's split into 2 sections with 2 bars; one near a pool table, the other in a small room with lots of wood and a fireplace. No music. Another 'image-revamp' has occured at Floods. Formerly an old man's pub (fishermen, British legion etc) it now attracts the young 'uns, although there are still some of the old clientele (a few who like to perv!). Nice food, narrow (and watch out for the step as you leave; you never notice it when you go in). Perhaps one of the attractions of the place is the cheap(er) drinks. It's a long pub (encourages intimate contact) with a few fruit machines and a garden area... By the river you'll find the aptly named The Dolphin. A fave with students, this hotel is packed out in the summer as there's a huge outside patio. You can see the bridge from your seat and sit and watch the boats go past My only complaints are the slow service (get more staff in!) and the fact I got locked in there once! I'd been to the loo and couldn't get out! My friends were laughing at me through the window; fort. a smirking bouncer released me before I could start panicking... There's 2 bars; one in an open airy room, and another in the posher 'family-function hotelly foody bit. You'll see the odd bride milling around as the place hosts a lot of wedding parties (although when me and a friend turned up for one we invaded someone else's by accident! Now we know that there are TWO bridal suites for parties... it's easy to wander in and out though) Onto the bars... The Lounge, formerly The Birdcage (put a lot of blokes from going in there), fondly remembered as Broadways (when I was 16 this was the coolest place in town; I could only dream of getting in there)/ Even now, it's known as the place where the beautiful people go. Image, posing... Strange place though, really. You walk in and there's a packed, too-small bar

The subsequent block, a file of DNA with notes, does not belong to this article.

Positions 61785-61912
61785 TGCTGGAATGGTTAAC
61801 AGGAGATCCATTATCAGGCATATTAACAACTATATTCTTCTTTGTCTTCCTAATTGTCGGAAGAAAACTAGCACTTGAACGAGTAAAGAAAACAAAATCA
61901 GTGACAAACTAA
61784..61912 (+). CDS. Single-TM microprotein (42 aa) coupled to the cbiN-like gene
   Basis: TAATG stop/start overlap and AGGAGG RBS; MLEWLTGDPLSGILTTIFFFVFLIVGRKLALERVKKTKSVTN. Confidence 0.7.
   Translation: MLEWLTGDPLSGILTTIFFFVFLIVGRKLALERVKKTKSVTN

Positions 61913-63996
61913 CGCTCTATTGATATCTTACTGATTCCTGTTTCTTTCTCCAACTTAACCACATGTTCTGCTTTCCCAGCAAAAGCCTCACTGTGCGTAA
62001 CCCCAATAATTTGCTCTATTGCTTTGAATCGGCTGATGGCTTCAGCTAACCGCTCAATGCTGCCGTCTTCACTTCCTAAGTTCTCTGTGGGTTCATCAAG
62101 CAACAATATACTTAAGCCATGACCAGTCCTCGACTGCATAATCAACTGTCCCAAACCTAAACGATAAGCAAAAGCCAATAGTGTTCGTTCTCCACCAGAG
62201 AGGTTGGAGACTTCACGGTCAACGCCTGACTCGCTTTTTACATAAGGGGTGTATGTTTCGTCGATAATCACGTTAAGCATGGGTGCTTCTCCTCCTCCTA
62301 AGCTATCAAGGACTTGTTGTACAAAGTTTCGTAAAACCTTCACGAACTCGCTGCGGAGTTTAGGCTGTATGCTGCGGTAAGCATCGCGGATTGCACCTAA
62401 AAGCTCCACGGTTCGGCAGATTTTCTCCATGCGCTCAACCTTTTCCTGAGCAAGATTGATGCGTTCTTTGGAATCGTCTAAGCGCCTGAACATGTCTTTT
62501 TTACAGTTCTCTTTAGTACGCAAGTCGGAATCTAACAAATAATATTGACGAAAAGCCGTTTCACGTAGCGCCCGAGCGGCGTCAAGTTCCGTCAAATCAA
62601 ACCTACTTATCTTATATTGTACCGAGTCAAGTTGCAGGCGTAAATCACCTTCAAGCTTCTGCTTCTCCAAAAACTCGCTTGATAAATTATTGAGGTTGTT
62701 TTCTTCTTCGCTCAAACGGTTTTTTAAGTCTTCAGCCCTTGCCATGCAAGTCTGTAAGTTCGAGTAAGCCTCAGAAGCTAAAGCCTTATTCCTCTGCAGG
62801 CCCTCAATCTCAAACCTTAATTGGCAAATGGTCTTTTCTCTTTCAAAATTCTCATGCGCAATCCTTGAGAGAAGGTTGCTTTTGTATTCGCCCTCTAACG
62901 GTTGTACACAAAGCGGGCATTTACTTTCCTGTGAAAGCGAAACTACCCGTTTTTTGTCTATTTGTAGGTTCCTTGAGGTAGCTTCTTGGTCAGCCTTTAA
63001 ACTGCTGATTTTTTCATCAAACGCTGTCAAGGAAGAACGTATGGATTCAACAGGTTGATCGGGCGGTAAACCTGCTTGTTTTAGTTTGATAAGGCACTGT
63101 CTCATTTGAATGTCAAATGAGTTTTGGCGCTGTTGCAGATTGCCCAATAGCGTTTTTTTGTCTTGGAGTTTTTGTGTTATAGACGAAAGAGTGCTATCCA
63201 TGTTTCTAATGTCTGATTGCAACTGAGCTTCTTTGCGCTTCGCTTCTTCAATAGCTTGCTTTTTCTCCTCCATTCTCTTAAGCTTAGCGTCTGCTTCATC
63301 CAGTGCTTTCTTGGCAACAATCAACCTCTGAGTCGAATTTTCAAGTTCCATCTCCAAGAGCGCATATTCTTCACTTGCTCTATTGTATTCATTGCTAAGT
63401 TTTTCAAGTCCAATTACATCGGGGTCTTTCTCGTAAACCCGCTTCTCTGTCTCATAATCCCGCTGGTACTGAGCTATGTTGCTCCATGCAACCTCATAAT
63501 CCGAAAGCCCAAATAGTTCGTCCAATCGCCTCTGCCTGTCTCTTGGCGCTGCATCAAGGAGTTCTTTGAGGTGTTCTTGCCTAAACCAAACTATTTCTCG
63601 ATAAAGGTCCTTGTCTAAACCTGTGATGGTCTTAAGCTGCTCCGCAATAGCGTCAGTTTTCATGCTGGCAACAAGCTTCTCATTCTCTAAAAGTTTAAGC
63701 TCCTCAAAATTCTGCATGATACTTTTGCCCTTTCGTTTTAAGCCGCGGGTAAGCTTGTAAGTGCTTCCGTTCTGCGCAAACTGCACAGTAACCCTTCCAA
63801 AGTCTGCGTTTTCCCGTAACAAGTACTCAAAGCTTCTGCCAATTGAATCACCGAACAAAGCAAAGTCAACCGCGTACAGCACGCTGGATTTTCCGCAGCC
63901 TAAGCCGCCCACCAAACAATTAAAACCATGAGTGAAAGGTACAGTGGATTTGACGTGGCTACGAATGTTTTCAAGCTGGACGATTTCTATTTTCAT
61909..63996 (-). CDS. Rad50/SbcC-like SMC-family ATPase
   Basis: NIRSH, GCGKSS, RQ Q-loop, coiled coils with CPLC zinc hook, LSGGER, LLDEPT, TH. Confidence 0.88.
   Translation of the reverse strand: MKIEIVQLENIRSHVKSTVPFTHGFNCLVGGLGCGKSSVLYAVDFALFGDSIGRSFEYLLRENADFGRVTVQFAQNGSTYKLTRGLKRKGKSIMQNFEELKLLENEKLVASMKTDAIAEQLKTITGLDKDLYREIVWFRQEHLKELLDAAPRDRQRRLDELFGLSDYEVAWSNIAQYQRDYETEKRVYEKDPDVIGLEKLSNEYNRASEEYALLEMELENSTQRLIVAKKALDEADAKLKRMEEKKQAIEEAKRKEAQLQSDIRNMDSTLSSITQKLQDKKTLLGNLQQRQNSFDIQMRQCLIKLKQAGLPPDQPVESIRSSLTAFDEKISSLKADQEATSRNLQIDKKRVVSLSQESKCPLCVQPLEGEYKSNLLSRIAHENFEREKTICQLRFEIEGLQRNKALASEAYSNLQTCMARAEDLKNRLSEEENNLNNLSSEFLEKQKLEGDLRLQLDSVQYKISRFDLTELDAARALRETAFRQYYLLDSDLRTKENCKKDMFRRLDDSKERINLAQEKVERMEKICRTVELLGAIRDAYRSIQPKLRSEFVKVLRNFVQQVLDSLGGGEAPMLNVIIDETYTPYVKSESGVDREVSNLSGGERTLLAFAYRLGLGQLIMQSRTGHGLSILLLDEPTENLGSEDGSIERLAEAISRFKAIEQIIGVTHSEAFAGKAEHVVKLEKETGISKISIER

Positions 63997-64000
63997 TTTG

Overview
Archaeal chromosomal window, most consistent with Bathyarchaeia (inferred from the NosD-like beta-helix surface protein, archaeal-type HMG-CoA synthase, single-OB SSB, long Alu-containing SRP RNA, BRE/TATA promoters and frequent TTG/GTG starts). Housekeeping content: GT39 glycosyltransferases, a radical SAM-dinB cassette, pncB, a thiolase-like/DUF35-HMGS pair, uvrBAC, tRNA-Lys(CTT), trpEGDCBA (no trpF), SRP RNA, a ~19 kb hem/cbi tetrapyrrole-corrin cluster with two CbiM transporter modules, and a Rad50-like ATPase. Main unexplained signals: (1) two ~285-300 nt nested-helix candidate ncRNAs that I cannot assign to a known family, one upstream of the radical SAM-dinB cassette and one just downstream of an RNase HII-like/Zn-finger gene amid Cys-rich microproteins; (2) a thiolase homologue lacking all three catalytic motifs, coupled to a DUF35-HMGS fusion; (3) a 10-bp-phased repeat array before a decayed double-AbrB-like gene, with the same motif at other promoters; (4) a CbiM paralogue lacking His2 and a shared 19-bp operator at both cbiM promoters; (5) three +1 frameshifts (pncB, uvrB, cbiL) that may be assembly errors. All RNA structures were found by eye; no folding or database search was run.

and a bigger back room with comfy armchairs, then there's a cellar bar which is all wood and mirrors (and cold!). Out the back there's a yard with an outside bar and heated lighting. The music's totally house and I like the brightly coloured straws they give you with your bottles! The Ice Bar has just opened but I haven't experienced the place yet; it used to be a bowling bar, now it's app. got green armchairs and poles! That's the town centre pubs covered (oh, there's also the Royal Oak (for older people, I find) and the Aviator - popular on thursdays as they have a jammin' session night where local bands play; you can plonk around on drums etc). Ooh, and my old local (tastes change; funny how everyone decides to suddenly go somewhere else every weekend) The Nelson's Head. Down a narrow sidestreet, this pub is like a tardis. It's long and thin and is home to hot nuts and there's a real smell of wood when you enter. At the back there's a pool table and a dartboard, and there's a miniscule garden with 2 tables. One complaint: there's never any music and I need music! Where's the atmosphere? But strangely enough they do play soft music from speakers in the loos! Down an alley there's a tiny but pretty pink pub called the Oliver Cromwell. The regulars are old men who prop up the bar and chat to anyone, and it's nice for a change. Well, all this talk of the St Ives pub scene is making me feel rather homesick because where I live now, there's limited choice... My second home will always be waiting for me though, should I return to St Ives...